Creating the business model for the HR Tech startup Wooply – a recruiting platform that specializes in professional orientation. A career matching algorithm directs young professionals toward the vocation that matches their inclinations and attitudes. By applying lean startup as well as HR practices and organizational psychology.
The startup idea: Helping young people to find their vocation, rather than a profession
The idea for Wooply was presented by Ludovica at the Startup Weekend Milano 2017. Ludovica intends to offer professional orientation to young people who are in the phase of career orientation and have to decide what professional formation and future career path to pursue. She wants to enable them to make smart choices about their formation and career paths in order to find a job that matches their inclinations and attitudes. She is already working on this startup idea with UK developers and now wants to adapt the idea to the Italian job market.
The idea came from her personal experience that the Italian school and university system offers little or no possibility to find out what it will be like to work in a profession on a day to day basis, before finishing your university formation and actually starting your first job.
The teamwork: Developing the business model, the launch plan and the website for the professional orientation platform
The team consisted of people who could intuitively relate to Ludovica’s experience that jobs turn out to be completely different from what you imagined, once you’re working in them. Ludovica was supported by Simona, Jonathan, Vito, Stefano, Alessandro and me. With backgrounds in HR recruiting, organizational psychology, business and legal, as well as a developer, we elaborated the value proposition and business plan, a platform launch plan, as well as a website MVP.
The users, the young people in phase of professional orientation, find a career test on the website, assessing their personality and directing them toward jobs that will likely be more a vocation than a profession for them. A career community with gamification aspects makes it attractive to keep returning to the website. I purposefully did not push the idea toward this, but sooner or later we arrived at: who will pay for this? … and ended up targeting recruiters as the paying customer segment by offering recruiting services.
The MVP consists of the website with a basic professional orientation test, recruiting services, and a community. Further down the roadmap, the career matching algorithm shall be refined to be applied to user behavior in the community. Online courses, a video database portraying jobs, and a matching service allowing young people to shadow a professional for a couple of days will enable young people to develop a deep and realistic understanding of the jobs they choose. Recruiters will find highly profiled candidates on the platform. Partnerships with companies and advertising will add further revenue streams.
Nicole’s experience and contribution: facilitating the lean startup process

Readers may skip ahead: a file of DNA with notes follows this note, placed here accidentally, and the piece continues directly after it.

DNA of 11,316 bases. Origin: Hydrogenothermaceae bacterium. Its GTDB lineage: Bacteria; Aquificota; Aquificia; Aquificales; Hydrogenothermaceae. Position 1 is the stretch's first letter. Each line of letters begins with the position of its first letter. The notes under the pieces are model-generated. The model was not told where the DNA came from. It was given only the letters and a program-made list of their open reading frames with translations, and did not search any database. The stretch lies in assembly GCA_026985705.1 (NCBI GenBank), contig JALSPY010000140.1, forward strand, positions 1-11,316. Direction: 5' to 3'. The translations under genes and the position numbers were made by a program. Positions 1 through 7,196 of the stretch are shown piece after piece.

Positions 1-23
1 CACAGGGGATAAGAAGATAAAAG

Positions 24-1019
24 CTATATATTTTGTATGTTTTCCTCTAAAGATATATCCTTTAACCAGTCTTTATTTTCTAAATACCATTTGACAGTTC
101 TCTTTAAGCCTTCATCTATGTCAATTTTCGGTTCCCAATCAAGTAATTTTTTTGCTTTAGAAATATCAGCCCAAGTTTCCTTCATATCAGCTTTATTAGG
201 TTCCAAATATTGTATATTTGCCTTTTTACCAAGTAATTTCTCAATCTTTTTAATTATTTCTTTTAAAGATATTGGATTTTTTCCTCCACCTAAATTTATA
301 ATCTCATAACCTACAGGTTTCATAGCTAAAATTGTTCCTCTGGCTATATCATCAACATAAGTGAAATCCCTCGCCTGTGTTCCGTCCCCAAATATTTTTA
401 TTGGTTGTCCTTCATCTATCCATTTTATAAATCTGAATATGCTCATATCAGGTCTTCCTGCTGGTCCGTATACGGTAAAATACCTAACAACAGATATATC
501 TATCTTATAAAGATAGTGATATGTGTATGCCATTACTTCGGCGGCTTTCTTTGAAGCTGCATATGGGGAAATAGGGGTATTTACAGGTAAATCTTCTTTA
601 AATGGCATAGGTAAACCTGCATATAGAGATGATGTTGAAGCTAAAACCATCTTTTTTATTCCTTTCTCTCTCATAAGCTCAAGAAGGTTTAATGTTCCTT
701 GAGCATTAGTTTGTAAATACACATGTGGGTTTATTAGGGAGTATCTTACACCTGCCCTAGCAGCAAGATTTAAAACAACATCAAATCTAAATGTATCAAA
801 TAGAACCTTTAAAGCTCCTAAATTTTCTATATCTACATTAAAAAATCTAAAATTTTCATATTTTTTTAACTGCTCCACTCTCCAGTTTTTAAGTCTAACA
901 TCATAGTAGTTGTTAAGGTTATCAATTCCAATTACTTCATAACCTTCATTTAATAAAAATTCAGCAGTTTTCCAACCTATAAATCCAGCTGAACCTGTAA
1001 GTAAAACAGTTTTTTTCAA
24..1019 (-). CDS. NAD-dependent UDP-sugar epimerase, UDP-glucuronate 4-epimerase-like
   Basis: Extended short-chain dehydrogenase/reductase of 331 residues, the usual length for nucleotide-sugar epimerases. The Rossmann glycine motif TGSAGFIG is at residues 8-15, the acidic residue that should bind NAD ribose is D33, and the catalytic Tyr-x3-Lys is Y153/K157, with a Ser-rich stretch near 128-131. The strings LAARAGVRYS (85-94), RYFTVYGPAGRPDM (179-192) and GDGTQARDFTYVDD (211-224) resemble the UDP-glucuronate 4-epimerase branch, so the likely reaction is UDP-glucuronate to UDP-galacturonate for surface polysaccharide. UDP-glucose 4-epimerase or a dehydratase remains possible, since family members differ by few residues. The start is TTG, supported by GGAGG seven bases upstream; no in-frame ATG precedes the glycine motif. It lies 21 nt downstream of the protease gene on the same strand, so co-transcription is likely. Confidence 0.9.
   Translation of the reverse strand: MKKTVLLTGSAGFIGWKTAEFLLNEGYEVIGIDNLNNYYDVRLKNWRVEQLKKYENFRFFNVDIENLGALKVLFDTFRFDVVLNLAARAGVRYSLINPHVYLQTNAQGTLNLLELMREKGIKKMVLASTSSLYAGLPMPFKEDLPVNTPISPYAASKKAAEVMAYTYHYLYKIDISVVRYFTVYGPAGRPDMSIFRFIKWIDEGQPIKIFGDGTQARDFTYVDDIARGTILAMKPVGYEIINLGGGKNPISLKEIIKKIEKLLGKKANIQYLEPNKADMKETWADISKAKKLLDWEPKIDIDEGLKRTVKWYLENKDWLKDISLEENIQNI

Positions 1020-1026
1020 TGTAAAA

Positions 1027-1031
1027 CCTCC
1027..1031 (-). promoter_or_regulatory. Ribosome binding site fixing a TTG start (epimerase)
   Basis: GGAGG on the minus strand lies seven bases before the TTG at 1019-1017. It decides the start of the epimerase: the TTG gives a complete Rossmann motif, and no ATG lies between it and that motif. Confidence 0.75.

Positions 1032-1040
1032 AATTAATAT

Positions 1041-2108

Before the Startup Weekend kicked off, I was at Talent Garden Milano co-working space and captured the essence of Michael Bungay Stanier’s The Coaching Habit for me. On my drive from Frankfurt to Milano, I listened to Adam Grant’s Give and Take. So, I came to the Startup Weekend with the mindset that from a startup coach perspective, I wanted to hold myself back with show and tell, and just facilitate the process, contribute where I can, and see what happens.
I was stunned by the young people in my group: although some still very young, they were all driven and highly talented. I held myself back and intervened only occasionally. And what they came up with as well as their collaboration to get there left me speechless.
For example, they created a mockup of the personality test in a simple and intelligent way: Start from several well-known, distinct professions, make a job analysis to find 3-4 job tasks and work styles that you should be inclined to in order to do these jobs well, and then create a multiple choice test with images conveying these job tasks and work styles. Then make the mockup of the personality test lead to the predefined professions. The job dimensions they came up with were well-grounded from an organizational behavior point of view.
All this resulted from Ludovica offering her startup idea and being open to ideas that shape the business, yet driven and focused to get things done.
Who am I to give advice here? So, I purposefully held myself back from telling and showing, and contributed to the development of the value proposition and business model, and offered some guidance in the lean startup process.
To wrap up my weekend in Milano, I feel I have learned more from the people I met than they have learned from me, specifically that I don’t have to be in charge all the time for things to work out fine. And I have made contact with some of the nicest people I have ever met.
The result: a validated business model, a launch plan and a website MVP for the HR Tech startup
Ludovica now has a business model and a launch plan for her HR Tech startup offering a professional orientation and recruiting platform, that are both verified and well elaborated, as well as a website MVP. She can now pursue her startup further by launching the service in Italy and the UK, and by developing the career matching algorithms, the platform and the offered services.
When young people have a clear idea of what it will be like to work in the profession they are choosing, everybody wins – the young professionals and the recruiting companies.